Just about anything that you change on the suspension, front or rear, can have an effect on the wobble. As you probably know, it doesn't mean that you solved the problem however. It just means that you affected its tendency to oscillate. Change the rear shock and spring as well as do Fred's pre-load fix and it might improve it even further.
 

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That does seem high.. When I got the bike, I had it done on delivery.. It was 450 including the springs.. The quote must be backward; the front can be done in an hour.. the rear is more complicate, but still the whole thing seems a bit much, even for the Right Coast.. ;)
 

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Why?

Why all the changing? what are the performance results of changing to progressive suspension? Do that handle sharp bups better? increase ride comfort?
 

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Re: Why?

raider-rider said:
Why all the changing? what are the performance results of changing to progressive suspension? Do that handle sharp bups better? increase ride comfort?
The answer is yes and yes.
Japanese OEM suspensions in general are not really all that great to begin with on most bikes, and even the ones that are well designed are basically shot by the time you hit 40,000 miles, especially springs. They are also typically too weak for most riders because the mfr wants to give the illusion of a soft plush ride. Progressive also offers two or three different levels of stiffness for many bikes to tailor the bike to the riders.

Progressive Suspension uses true progressively wound springs, which gives better handling and the ability to absorb shock better. I don't know if the Wing has progressive wound springs, but most Jap bikes don't.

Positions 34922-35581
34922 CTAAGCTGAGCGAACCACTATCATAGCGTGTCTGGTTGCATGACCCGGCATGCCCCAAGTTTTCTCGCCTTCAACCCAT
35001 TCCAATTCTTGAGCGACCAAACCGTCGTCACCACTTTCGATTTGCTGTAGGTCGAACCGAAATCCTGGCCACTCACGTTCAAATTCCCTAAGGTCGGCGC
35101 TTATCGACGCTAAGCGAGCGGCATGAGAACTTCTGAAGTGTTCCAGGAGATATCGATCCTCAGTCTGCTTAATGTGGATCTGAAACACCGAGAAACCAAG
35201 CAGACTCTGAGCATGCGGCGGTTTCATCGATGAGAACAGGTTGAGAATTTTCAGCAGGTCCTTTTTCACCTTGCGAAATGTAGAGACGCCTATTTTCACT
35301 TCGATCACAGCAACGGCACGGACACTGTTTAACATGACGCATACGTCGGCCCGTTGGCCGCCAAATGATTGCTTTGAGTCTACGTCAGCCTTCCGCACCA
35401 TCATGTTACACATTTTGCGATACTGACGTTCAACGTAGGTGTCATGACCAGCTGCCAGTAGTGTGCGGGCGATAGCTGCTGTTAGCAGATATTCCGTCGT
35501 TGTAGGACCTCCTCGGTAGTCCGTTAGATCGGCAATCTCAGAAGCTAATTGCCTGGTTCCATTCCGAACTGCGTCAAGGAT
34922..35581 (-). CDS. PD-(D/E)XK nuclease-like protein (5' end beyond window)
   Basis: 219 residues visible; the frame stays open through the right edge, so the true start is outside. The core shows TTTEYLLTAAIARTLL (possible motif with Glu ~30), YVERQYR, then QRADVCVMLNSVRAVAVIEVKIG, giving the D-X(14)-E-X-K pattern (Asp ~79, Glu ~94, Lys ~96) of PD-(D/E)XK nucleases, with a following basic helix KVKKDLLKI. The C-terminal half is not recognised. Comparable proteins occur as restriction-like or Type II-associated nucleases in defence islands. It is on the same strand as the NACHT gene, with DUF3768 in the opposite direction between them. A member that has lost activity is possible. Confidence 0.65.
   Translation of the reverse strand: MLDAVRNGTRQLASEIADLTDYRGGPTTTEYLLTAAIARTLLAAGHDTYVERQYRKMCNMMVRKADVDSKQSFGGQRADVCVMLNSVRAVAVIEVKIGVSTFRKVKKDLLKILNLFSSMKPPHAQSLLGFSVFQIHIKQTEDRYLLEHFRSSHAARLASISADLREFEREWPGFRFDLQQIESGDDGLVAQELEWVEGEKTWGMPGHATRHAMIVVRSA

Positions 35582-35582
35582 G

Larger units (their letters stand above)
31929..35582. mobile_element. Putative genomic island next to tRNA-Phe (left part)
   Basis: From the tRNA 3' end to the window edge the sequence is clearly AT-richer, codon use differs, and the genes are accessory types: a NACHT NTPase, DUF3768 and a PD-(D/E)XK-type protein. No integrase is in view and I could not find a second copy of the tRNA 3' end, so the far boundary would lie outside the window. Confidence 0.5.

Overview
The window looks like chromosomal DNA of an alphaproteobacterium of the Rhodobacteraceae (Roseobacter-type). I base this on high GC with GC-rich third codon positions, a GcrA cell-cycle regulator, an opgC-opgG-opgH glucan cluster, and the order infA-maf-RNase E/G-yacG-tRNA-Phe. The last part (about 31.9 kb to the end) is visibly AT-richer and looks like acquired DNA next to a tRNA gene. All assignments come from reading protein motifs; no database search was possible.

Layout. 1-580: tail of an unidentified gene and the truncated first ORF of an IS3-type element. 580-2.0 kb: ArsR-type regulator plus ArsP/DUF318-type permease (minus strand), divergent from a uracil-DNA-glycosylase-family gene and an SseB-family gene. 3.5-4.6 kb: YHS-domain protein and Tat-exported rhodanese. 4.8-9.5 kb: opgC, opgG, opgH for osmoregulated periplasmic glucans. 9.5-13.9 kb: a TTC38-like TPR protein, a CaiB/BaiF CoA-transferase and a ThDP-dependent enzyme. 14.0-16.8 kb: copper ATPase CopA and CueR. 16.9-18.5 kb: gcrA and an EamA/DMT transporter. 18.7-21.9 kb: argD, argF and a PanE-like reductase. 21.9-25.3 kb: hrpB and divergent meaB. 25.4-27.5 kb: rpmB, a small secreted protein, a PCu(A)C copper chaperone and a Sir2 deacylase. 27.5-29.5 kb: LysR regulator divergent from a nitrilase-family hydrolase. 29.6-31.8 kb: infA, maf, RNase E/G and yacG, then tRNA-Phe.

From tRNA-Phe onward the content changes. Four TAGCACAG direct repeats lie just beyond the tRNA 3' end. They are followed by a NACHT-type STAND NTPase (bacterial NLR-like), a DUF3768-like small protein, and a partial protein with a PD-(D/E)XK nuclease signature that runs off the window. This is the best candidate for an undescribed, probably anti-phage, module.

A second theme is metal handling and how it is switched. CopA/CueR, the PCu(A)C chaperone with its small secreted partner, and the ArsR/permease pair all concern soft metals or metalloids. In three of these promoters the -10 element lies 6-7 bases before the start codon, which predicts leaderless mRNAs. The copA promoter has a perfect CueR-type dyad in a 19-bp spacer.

For those who find the wobble annoying, changing the suspension can change the resonant frequency of the steering and reduce or eliminate the wobble.
 

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Does the Wing's electronic suspension adjustment "plug n' play" with after-market shocks?
 

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It doesn't really have an electronic suspension. It has an electric pre-load. The shock and spring are conventional. Yes, aftermarket replacements will work with the electric preload.
 

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LarryM said:
It doesn't really have an electronic suspension. It has an electric pre-load. The shock and spring are conventional. Yes, aftermarket replacements will work with the electric preload.
Ah! Good to know. Thanks.
 

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Re: Why?

LarryM said:
Progressive Suspension uses true progressively wound springs...
On the rear, that's true. Their front springs are just a dual-rate setup similar to OEM, but with different rates. If you want true progressively-wound fork springs, Hyperpro is the only option I'm aware of.

Stu
 

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Thanks Stu. I have never used their fronts, just the rears, which work great. That's what happens when you assume I guess.

I wonder how the Progressive's compare against the new Traxxions setup.